Patricia Moore Shaffer
Patricia Moore Shaffer is the former Senior Evaluation Officer at the National Endowment for the Arts, where she supervised an evaluation unit and led evaluations of Agency programs and initiatives. Among her projects at the NEA was the review of NEA investments in arts education. Patricia is currently the Evaluation Manager for NASA's Office of Education. Prior to joining Federal service, Shaffer served as the Vice President for Research & Development at the Educational Policy Institute, where she administered and conducted educational research and evaluation for school districts, universities, state educational agencies, and Federal agencies. She also has worked extensively as an educator and administrator in art museums and educational institutions in the United States and Canada. Shaffer earned a Masters in Curriculum Studies from the Ontario Institute for Studies in Education at the University of Toronto and a Ph.D. in Educational Policy, Planning and Leadership from the College of William and Mary.
James H. Shelton III
James H. Shelton III is the Assistant Deputy Secretary for Innovation and Improvement at the U.S. Department of Education, managing a portfolio that includes most of the Department's competitive teacher quality, school choice, and learning technology programs, housed in the Office of Innovation and Improvement. Previously, he served as a program director for the education division of the Bill & Melinda Gates Foundation, managing the foundation's national programs and work in the northeast region of the United States. Shelton has also been a partner and the East Coast lead for NewSchools Venture Fund, and he co-founded LearnNow, a school management company that later was acquired by Edison Schools. He spent over four years as a senior management consultant with McKinsey & Company in Atlanta, where he advised CEOs and other executives on issues related to corporate strategy, business development, organizational design, and operational effectiveness. Upon leaving McKinsey, he joined Knowledge Universe, Inc., where he launched, acquired, and operated education-related businesses.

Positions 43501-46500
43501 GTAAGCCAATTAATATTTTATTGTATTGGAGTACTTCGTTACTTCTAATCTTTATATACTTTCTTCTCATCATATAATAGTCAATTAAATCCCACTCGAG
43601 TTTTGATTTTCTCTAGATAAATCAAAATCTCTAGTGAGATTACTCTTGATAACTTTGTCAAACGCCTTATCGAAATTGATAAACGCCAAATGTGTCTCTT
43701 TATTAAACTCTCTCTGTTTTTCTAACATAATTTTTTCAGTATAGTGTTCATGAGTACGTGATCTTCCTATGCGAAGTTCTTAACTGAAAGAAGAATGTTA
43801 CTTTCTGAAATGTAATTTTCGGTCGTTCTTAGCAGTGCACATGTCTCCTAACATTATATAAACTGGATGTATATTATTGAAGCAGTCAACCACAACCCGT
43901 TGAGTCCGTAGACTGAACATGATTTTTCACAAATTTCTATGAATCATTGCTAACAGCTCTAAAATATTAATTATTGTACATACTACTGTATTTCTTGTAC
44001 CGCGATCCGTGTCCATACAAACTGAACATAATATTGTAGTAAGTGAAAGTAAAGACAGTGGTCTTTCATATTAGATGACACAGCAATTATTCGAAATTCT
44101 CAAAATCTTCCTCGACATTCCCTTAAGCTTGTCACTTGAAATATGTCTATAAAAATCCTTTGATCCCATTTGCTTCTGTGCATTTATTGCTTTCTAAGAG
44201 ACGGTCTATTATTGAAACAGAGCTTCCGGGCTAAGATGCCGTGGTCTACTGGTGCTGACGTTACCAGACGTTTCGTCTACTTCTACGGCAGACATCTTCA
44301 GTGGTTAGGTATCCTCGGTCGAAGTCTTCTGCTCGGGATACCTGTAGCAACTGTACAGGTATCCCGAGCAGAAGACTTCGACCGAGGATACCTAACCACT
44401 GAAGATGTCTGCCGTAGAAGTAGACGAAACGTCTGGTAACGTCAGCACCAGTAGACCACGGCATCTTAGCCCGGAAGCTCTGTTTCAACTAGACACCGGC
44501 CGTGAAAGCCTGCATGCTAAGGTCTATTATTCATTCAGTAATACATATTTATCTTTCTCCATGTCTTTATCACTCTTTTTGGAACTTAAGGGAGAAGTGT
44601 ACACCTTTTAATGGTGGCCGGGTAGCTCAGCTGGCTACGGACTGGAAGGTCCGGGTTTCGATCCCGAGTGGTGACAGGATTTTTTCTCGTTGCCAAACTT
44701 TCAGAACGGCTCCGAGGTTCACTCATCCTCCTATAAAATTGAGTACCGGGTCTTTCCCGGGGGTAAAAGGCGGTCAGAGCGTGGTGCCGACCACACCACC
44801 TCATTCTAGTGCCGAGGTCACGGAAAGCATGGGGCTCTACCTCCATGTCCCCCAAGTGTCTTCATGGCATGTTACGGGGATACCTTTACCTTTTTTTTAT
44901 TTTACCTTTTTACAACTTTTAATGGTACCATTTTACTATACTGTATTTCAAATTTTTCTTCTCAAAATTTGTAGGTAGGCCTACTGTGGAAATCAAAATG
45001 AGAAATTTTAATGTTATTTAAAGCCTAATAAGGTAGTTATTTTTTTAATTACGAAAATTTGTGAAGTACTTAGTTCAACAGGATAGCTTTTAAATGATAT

Philip Shepherd is the Project Director for the National Coalition for Core Arts Standards for the development of the next generation of arts standards. A lifelong music educator and advocate for music education, Shepherd has 17 years of public school classroom experience, teaching in both Kentucky and California before moving into school administration. He has served as the Fine Arts Coordinator for Fayette County Public Schools in Lexington, Kentucky and as an Arts and Humanities Consultant for the Kentucky Department of Education. Shepherd holds advanced degrees in Music Education and Education Administration.
Dennie Palmer Wolf
Dennie Palmer Wolf, a Principal of WolfBrown, trained as a researcher at Harvard Project Zero, where she led studies on the early development of artistic and symbolic capacities. She directed Project PACE (Projects in Active Cultural Engagement) at the Harvard Graduate School of Education, an organization that focused on children and youth as forces in cultural planning. More recently, she has pioneered evaluation studies that build the capacities of organizations, funders, and the communities they serve, co-authoring More Than Measuring, a longitudinal study of the effects of arts-based learning, sponsored by Big Thought, a 50-organization consortium in Dallas. Wolf has published widely on issues of assessment, evaluation, artistic, and imaginative development. At the heart of her work is a commitment to increasing children and youth's access to learning featuring inquiry, innovation, and imagination both in and out of school.